Pigs were domesticated in Mesopotamia around 11,000 BC, followed by sheep between 11,000 and 9,000 BC.
Cattle were domesticated from the wild aurochs in the areas of modern Turkey and Pakistan around 8,500 BC.
In the earliest levels of Merhgarh, wild game such as gazelle, swamp deer, blackbuck, chital, wild ass, wild goat, wild sheep, boar, and nilgai were all hunted for food.
These are successively replaced by domesticated sheep, goats, and humped zebu cattle by the fifth millennium BC, indicating the gradual transition from hunting and gathering to agriculture.
In Mesoamerica, wild teosinte was domesticated to maize by 4,000 BC. Camels were domesticated late, perhaps around 3,000 BC.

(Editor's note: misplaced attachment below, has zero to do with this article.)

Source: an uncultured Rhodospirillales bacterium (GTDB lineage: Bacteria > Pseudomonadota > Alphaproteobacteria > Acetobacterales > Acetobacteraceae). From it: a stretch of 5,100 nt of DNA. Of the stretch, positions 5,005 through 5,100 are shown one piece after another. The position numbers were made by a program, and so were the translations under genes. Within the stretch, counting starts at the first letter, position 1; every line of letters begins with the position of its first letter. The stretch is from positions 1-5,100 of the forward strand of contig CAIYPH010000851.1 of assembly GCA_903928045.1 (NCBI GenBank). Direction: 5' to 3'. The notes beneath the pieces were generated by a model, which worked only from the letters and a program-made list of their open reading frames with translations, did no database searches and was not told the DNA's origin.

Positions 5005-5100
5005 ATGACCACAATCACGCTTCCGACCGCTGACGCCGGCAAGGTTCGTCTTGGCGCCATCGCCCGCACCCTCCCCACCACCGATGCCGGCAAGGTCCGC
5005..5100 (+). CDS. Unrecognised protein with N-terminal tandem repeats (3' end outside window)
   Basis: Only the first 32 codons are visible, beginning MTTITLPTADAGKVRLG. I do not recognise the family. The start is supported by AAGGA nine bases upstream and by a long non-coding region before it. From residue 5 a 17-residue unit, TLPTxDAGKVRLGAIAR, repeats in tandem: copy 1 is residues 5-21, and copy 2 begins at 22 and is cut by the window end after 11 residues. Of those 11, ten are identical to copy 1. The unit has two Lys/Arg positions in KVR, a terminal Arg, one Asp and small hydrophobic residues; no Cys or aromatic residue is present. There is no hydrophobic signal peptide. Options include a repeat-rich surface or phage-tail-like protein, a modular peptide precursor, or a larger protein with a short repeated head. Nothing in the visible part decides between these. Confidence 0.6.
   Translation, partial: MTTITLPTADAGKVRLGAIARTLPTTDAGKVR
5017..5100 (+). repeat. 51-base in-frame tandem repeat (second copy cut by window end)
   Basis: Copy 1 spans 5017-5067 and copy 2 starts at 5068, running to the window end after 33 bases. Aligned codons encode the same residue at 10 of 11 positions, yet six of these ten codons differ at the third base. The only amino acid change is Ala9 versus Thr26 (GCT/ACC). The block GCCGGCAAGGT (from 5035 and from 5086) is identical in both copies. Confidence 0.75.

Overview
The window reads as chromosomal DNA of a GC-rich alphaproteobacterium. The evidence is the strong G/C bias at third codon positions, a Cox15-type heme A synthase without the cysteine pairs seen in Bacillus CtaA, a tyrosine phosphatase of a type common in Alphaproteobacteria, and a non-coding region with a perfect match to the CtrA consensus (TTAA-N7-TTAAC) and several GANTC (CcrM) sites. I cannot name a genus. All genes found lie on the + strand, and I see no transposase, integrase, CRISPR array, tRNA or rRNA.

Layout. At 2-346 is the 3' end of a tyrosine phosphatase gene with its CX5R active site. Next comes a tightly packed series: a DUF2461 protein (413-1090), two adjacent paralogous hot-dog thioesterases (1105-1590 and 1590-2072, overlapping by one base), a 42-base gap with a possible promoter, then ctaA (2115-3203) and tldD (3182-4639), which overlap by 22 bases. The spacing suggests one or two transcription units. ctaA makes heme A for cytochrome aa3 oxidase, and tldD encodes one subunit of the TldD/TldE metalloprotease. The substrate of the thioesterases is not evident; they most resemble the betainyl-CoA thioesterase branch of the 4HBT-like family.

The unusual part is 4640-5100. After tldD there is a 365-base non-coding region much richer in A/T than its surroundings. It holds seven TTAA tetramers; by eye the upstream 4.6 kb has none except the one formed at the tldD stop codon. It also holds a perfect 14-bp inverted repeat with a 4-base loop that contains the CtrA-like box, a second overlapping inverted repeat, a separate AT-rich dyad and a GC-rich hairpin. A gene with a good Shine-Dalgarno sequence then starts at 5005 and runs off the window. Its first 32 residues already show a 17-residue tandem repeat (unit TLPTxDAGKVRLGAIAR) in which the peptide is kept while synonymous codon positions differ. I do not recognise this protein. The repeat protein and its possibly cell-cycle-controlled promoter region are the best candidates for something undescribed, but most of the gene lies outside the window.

Bananas were cultivated and hybridized in the same period in Papua New Guinea.Modern agriculture has raised social, political, and environmental issues including water pollution, biofuels, genetically modified organisms, tariffs and farm subsidies.In response, organic farming developed in the twentieth century as an alternative to the use of synthetic pesticides.An abundance of readily storable wild grains and pulses enabled hunter-gatherers in some areas to form the first settled villages at this time.Exact dates are hard to determine, as people collected and ate seeds before domesticating them, and plant characteristics may have changed during this period without human selection.